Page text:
So, it’s a case exactly on point, even if the court doesn’t have to reference the Swartz case to deny Coleman’s requested immunity.
If Plaintiff did not “gig” Coleman, then there is no question that the right to be free from a traffic stop without probable cause was clearly established at the time Coleman stopped Plaintiff and his sister. There is no dispute that the authority to detain citizens, conferred on deputy sheriffs, does not include the power to harass and intimidate those with whom one disagrees. See Trulock v. Freeh, 275 F.3d 391, 405 n.10 (4th Cir. 2001) (noting that “police officers . . . may not exercise their authority for personal motives, particularly in response to real or perceived slights to their dignity”). Under that factual scenario, Coleman is not entitled to qualified immunity. But even if Plaintiff did “gig” Coleman, I believe the law clearly establishes that a traffic stop under those circumstances would not comport with the First or Fourth Amendments.
On top of that, there’s another case directly on point that can be used to hold Coleman liable for his retaliatory traffic stop.
It is rare to have the exact factual scenario an officer faced to have been clearly ruled on before, but Duran has remarkably similar facts and a defendant who went further than simply “gigging” a police officer. Although not a case from this circuit, Duran was decided nearly twenty years ago and accurately states the law.
The Court concluded that, “[i]narticulate and crude as Duran’s conduct may have been, it represented an expression of disapproval toward a police officer with whom he had just had a run-on. As such, it fell squarely within the protective umbrella of the First Amendment and any action to punish or deter such speech—such as stopping or hassling the speaker—is categorically prohibited by the Constitution.” [emphasis in the original]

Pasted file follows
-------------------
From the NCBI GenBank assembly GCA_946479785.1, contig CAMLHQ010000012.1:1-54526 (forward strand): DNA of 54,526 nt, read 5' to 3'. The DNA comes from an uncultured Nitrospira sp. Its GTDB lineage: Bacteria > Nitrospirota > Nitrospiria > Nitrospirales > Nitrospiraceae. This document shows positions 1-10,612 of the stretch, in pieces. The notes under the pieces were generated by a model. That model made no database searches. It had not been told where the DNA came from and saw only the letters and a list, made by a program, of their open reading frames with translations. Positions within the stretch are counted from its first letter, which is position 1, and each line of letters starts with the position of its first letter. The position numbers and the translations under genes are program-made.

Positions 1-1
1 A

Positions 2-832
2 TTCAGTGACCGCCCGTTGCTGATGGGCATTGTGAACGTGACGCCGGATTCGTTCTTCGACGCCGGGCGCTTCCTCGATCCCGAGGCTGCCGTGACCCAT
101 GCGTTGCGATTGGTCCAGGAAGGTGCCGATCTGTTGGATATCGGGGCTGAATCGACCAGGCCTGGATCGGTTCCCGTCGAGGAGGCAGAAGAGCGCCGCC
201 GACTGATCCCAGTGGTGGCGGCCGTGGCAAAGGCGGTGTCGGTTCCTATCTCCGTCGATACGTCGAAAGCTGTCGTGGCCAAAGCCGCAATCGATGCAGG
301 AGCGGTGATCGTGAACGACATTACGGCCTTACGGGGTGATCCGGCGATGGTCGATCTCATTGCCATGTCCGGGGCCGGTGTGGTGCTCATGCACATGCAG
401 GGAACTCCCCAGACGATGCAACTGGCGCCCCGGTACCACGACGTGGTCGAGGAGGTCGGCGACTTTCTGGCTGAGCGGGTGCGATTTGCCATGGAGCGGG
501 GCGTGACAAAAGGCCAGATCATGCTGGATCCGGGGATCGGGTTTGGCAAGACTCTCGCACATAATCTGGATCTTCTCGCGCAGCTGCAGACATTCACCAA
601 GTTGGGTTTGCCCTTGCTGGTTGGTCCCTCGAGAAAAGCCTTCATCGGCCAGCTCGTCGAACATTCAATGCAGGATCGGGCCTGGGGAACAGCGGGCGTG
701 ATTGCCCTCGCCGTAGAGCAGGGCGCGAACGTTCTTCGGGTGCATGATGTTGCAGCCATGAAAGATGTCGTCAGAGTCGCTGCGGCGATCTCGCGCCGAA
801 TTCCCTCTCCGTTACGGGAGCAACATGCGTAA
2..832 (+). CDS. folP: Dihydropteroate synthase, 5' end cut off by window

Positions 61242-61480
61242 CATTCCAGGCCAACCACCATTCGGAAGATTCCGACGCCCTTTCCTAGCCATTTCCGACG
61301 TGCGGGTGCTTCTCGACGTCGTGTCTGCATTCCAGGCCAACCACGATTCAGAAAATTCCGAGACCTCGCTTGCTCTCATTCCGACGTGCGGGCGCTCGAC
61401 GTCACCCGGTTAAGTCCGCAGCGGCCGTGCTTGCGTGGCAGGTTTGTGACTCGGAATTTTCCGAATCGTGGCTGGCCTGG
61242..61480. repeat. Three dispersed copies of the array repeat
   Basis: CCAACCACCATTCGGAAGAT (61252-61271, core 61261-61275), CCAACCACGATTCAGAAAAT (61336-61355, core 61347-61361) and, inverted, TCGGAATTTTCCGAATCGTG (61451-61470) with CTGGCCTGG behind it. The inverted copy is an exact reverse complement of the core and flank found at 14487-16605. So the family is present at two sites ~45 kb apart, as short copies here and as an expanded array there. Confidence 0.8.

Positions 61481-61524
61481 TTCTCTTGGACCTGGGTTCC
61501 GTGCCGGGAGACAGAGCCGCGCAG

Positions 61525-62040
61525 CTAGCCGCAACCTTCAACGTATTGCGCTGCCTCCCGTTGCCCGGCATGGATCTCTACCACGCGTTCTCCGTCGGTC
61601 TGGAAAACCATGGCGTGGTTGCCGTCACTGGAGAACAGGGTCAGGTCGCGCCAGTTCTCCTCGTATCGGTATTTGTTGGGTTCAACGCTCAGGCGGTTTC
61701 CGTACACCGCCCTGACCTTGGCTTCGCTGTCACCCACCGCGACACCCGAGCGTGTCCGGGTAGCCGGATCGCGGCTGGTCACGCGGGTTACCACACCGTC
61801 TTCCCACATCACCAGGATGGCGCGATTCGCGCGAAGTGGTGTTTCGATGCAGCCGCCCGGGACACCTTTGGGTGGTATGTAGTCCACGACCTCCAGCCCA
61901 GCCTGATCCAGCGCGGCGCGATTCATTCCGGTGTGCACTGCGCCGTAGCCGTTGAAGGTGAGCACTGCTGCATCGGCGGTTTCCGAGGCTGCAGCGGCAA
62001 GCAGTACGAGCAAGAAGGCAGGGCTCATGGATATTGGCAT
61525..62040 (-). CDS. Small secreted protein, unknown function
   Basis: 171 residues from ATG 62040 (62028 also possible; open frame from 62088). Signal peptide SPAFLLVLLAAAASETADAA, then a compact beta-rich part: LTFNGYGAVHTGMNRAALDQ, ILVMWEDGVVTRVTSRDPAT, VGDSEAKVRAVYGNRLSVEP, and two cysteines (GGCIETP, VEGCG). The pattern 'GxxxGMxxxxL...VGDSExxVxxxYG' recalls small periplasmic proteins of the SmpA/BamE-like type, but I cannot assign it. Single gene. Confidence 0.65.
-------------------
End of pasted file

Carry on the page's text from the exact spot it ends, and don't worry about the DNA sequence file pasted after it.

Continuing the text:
The plaintiff, Brian Clark, maintained he didn’t flip off the officer, so that eliminates his First Amendment claim. If Clark did not engage in one-fingered expressive conduct (as he denies doing), there’s no First Amendment activity prompting retaliation. However, the Fourth Amendment remains alive, if currently covered by the clumsy, authoritarian footprints of Lt. Coleman, who is now completely stripped of his immunity shield.
Cops see a lot of animosity from citizens. But it’s just part of the job. It may be unpleasant but it’s not an arrestable offense, much less reasonable suspicion for a traffic stop. With rare exceptions, courts have sided with citizens and their expressive conduct. And they should continue to do so, because that’s what separates the US from the world’s authoritarian governments. This is also from the Duran decision, which is quoted directly in this case:
The freedom of individuals to oppose or challenge police action verbally without thereby risking arrest is one important characteristic by which we distinguish ourselves from a police state. Thus, while police, no less than anyone else, may resent having obscene words or gestures directed at them, they may not exercise the awesome power at their disposal to punish individuals for conduct that is not merely lawful, but protected by the First Amendment.
If a citizen lets the bird fly, officers should either let it ride or immediately seek legal representation. The courts say expressions of displeasure towards our government are the reason the First Amendment exists. Any cop who thinks an obscene gesture justifies a traffic stop is in the wrong business. Or the wrong country.